Federal design guidelines for government buildings aren’t normally front-page news. But a draft executive order that aims to rewrite the rules for federal buildings is attracting widespread attention in architectural circles and outside them. (On these pages, Kate Wagner has already offered a well-stated case against the order.) If enacted, it would abandon the open-minded and diverse approach that has shaped federal courthouses and complexes for the past 50 years. Classical elements that draw upon Greek and Roman sources would become the default style instead.
I confess to no small amount of affection for classical designs, which makes Washington, D.C., a particularly nice place for me to live. I’ll take the gleaming edifice of the Supreme Court building over the sterile harshness of the Hubert H. Humphrey Building, which houses the Department of Health and Human Services, any day of the week. That affinity is exactly why the order strikes me as a mistake—and why anyone else who appreciates those influences on American civic architecture should also oppose it.
The proposed executive order bears the title “Making Federal Buildings Beautiful Again,” a gaudy riff on Trump’s 2016 campaign slogan. It would require new federal buildings in and around Washington and federal courthouses nationwide to be classical in nature. The order takes aim at two particularly midcentury trends that dominated federal buildings in the late-twentieth century. “Architectural designs in the Brutalist and Deconstructivist styles, and the styles derived from them, fail to satisfy those requirements and shall not be used,” the order states.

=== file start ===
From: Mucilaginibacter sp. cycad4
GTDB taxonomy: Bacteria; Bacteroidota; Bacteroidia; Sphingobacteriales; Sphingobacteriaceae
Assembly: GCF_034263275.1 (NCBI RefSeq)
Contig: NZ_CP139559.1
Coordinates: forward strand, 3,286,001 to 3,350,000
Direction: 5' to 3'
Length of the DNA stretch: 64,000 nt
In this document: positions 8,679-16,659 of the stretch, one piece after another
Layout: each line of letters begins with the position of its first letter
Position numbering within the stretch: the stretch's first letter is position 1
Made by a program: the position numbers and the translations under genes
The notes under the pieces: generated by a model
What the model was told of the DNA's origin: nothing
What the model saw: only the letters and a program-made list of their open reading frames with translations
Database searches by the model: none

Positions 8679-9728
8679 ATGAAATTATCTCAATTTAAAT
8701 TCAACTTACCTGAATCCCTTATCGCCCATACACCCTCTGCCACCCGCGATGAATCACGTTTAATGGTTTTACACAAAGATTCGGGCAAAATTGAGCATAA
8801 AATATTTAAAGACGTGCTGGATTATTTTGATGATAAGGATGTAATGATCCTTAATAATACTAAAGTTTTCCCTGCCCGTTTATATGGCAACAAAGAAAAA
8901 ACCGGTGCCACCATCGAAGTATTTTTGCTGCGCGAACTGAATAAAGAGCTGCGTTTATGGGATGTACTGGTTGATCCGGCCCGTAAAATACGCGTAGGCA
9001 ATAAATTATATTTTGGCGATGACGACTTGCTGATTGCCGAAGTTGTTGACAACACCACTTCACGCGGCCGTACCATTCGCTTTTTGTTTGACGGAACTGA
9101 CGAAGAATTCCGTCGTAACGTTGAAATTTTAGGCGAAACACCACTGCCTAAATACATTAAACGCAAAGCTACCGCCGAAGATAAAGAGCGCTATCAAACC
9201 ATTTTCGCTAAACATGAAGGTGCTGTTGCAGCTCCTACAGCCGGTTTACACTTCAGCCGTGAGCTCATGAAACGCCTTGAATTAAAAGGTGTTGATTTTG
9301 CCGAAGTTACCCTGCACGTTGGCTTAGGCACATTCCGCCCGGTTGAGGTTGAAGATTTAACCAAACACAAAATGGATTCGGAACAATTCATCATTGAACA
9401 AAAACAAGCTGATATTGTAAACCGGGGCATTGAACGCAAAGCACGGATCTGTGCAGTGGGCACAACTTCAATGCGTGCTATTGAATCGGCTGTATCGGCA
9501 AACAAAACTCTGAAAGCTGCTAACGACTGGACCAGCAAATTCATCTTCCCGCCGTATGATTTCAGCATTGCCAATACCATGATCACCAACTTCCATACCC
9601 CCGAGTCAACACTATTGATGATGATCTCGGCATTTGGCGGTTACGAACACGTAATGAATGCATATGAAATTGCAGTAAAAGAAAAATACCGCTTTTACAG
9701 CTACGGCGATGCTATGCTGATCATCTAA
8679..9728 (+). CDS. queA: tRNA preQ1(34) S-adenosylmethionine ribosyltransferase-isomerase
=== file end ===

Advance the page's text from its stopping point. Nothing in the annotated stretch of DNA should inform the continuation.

For almost 60 years, the government has adopted a laissez-faire approach when it comes to designs for new federal buildings. The draft order seeks to rewrite the Guiding Principles for Federal Architecture, a 1960s-era federal policy paper that explicitly renounced the idea of a specific federal style and opened the doors to new approaches. “The Guiding Principles implicitly discouraged classical and other designs known for their beauty, and declared that design must flow from the architectural profession’s reigning orthodoxy to the federal government,” the proposed order explains.
The order, if signed by Trump, would roll back that approach by constraining future federal buildings to fall within a poorly written mandate: “Architectural styles—with special regard for the classical architectural style—that value beauty, respect regional architecture, and command admiration by the public are the preferred styles for applicable federal buildings.” When renovating or altering existing federal buildings, government planners would also be required to study the feasibility of redesigning them to fit the preferred aesthetic.
News of the proposed order drew sharp criticism from the American architectural community. “President Trump, this draft order is antithetical to giving the ‘people’ a voice and would set an extremely harmful precedent,” the American Institute of Architects said in a statement. “It thumbs its nose at societal needs, even those of your own legacy as a builder and promoter of contemporary architecture. Our society should celebrate the differences that develop across space and time.”
Other critics took issue with the deeper ideological currents that the order reflected. “We have a duty to advocate for design that reflects the values of the people we serve: ALL of the people,” the National Organization of Minority Architects said in a statement. “The proposed Executive Order, if enacted, would signal the perceived superiority of a Eurocentric aesthetic. This notion is completely unacceptable and counterproductive to the kind of society that fosters justice, equity, diversity, and inclusion. Freedom of architectural expression is a right that should be upheld at the highest levels of government.”